Amid National Upheaval, Iran Strikes Kurdish Groups in Northern Iraq

Iran launched armed drones and artillery aimed at what it claims are Kurdish separatist bases in Northern Iraq, accusing them of fueling domestic unrest. This comes as a rise in deaths from nationwide protests are being reported

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An Iranian drone, in front of a portrait of supreme leader Ayatollah Ali Khamenei, just outside Tehran, Iran, in 2013.
An Iranian drone, in front of a portrait of supreme leader Ayatollah Ali Khamenei, just outside Tehran, Iran, in 2013.Credit: Vahid Salemi / AP

Iran's Revolutionary Guard on Monday unleashed a wave of drone strikes and artillery, targeting what Tehran says are bases of Iranian Kurdish separatists in northern Iraq.

It was the third such cross-border assault since Saturday, at a time when Iran is convulsing with protests over the death of a 22-year-old Iranian Kurdish woman who was detained by the nation’s morality police.

The Revolutionary Guards artillery fire on Kurdish militant opposition bases in neighboring Iraq began on Saturday, Iranian state television reported. "Headquarters of anti-Iranian terrorists" based in northern Iraq were targeted by the Guards, state TV said, in reference to Kurdish rebel groups based there.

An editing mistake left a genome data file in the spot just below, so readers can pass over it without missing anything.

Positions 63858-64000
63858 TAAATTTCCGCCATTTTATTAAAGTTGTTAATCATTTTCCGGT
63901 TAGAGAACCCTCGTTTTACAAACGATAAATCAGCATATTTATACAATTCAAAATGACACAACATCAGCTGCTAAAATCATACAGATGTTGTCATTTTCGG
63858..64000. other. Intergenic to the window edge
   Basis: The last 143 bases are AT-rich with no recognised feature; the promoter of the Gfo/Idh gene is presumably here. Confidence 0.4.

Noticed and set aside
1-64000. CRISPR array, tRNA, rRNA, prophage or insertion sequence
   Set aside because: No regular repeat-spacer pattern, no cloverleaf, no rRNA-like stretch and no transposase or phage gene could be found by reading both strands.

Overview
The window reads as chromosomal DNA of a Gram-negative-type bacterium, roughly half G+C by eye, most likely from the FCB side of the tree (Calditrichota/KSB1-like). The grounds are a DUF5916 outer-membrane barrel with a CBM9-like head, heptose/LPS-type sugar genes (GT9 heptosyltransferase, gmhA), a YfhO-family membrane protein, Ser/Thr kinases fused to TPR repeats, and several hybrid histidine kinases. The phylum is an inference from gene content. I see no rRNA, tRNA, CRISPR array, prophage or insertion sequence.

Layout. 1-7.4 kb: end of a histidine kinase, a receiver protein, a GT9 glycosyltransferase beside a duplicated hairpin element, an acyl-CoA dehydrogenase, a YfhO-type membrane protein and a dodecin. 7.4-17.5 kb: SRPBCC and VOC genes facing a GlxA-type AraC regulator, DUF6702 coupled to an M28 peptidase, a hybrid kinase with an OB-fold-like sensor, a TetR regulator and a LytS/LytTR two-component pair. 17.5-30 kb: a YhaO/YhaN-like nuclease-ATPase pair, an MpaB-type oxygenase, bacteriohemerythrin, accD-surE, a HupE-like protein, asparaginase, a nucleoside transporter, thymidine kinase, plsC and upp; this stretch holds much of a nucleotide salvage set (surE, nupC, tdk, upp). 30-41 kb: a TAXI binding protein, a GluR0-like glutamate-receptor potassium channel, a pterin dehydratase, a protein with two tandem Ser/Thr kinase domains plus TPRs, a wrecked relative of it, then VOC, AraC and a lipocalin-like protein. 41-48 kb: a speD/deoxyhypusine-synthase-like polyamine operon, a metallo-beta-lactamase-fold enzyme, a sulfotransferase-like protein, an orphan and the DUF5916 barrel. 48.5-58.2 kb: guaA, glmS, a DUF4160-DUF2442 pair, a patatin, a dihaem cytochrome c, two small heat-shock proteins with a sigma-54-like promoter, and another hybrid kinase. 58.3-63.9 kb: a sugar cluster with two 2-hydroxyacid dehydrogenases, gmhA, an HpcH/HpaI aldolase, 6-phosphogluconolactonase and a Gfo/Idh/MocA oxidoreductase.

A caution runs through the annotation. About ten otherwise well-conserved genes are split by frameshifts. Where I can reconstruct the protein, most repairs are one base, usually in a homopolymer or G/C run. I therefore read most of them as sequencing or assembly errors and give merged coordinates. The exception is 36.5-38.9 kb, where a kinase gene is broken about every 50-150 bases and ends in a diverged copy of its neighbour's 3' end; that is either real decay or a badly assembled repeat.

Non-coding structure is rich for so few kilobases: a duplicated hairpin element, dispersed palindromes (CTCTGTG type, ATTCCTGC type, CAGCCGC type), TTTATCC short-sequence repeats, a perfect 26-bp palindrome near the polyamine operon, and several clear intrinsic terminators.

Several Kurdish media outlets reported that Iranian artillery fire continued into its third day in a row in the mountainous border region of Sidakan, northeast of the Iraqi Kurdish capital of Erbil.

Iran has blamed armed Iranian Kurdish dissidents of involvement in ongoing unrest in the country, particularly in the northwest where most of Iran's up to 10 million Kurds live.

Iranian officials have often called on the Kurdish Regional Government in Iraq to curb the activities of Iranian Kurdish groups in the area. They also say Israeli agents are based in the region, which is denied by KRG.

Iran has repeatedly targeted Kurdish rebel groups in Iraq's autonomous Kurdish region. There have been frequent clashes in the remote and mountainous border region between Iranian security forces and militant groups opposed to the Tehran government.

In Monday's report, the semiofficial Tasnim news agency said the Guard’s attacks were in response to the support that the separatists have allegedly provided for the unrest inside Iran, as well as their attempts to smuggle in weapons.

There was no immediate comment from the Iraqi government. The two neighboring countries have close political and military ties, and Tehran had provided extensive military support for Baghdad, during its years-long war against the extremist Islamic State group.

Protests over the death of Mahsa Amini have spread across at least 46 cities, towns and villages. Iranian state TV has suggested that at least 41 protesters and police have been killed since the protests began Sept. 17.

Iran Human Rights (IHR) said on Saturday that at least 54 protesters had been killed. In many cases, handing over the bodies of victims to their families was made contingent on agreeing to secret burials, IHR reported.

Reuters contributed to this report.

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